The Who2 Blog

D.B. Cooper and Bob Dole Have a Mysterious Bond

A photo of Bob Dole in a black suit, next to an artist's rendering of DB Cooper in a black suit

They both liked 727s:

For $400,000, [the Discovery Channel] bought a Boeing 727-212 that once carried Bob Dole during his 1996 Republican presidential campaign. The model, which was popular in the 1960s and ’70s, was chosen because its cockpit and fuselage are similar to the 737, today’s industry workhorse.
The 727 offered another advantage: an unusual rear stairway beneath the fuselage that allowed the crew to parachute out.
That rear stairway, you may recall, is how D.B. Cooper made his escape after he hijacked a Northwest Orient flight in 1971.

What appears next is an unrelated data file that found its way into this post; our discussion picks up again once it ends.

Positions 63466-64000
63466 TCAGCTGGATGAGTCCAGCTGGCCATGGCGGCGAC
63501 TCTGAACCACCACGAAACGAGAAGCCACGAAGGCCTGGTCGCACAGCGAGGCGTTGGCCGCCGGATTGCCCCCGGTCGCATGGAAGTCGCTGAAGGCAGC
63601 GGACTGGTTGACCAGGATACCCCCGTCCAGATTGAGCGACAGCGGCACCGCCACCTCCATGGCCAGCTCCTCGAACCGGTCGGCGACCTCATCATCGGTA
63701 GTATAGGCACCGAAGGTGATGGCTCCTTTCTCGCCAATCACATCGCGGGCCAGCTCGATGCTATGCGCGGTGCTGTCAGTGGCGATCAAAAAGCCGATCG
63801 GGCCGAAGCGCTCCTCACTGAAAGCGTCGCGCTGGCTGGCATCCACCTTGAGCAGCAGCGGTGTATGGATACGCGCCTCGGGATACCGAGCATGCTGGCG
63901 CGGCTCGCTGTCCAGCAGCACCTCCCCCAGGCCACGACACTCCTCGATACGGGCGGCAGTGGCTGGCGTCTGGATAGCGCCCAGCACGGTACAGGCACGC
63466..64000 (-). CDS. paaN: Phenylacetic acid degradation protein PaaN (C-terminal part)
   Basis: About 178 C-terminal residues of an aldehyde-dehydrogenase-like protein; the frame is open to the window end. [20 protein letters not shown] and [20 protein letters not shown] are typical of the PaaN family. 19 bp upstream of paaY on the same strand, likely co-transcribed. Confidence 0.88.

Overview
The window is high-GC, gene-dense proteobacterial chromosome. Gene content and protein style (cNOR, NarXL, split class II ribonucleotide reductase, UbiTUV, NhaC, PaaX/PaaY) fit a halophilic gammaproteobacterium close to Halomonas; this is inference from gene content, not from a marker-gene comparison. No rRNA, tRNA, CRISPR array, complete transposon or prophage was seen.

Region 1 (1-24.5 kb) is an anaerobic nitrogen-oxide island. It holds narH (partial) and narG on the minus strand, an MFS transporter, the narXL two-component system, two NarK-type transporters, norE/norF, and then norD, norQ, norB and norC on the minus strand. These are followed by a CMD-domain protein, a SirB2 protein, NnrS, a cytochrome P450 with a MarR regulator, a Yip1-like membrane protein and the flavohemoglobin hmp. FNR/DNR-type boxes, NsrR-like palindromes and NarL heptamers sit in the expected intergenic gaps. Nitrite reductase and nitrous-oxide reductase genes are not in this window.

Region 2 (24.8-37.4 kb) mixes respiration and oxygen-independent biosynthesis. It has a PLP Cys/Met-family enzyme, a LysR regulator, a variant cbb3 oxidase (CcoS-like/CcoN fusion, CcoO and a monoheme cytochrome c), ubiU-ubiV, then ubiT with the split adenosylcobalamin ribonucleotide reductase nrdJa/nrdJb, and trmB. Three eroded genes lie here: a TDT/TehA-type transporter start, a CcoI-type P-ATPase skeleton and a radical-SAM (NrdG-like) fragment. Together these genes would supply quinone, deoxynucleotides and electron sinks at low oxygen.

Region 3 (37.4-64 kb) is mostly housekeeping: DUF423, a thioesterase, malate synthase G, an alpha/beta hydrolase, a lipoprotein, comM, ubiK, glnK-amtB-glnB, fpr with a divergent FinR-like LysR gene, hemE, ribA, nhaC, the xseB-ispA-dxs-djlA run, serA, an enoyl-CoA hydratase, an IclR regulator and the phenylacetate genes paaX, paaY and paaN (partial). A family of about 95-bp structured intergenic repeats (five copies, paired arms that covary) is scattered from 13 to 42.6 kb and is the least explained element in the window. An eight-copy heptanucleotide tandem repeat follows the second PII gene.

The tidbit about Dole’s plane comes from a USA Today story about a TV program, Curiosity, that crashed the 727 in Mexico to test the survivability of airline disasters. (They claim crashes are very survivable, which seems dubious. But let it pass.)
In case you’re wondering: Bob Dole probably couldn’t actually be the elusive D.B. Cooper. He was wounded in World War II and lost the use of his right arm, which would likely have prevented him from tying up the ransom money, parachuting out the 727’s rear stairway, etc. Also, he was a sitting U.S. senator at the time. It’s nice to dream, though.
Also, no, the two men didn’t fly in the exact same 727. The D.B. Cooper 727 was sold a few times and finally scrapped for parts in… 1996. (The same year Dole ran for president! Eerie.)

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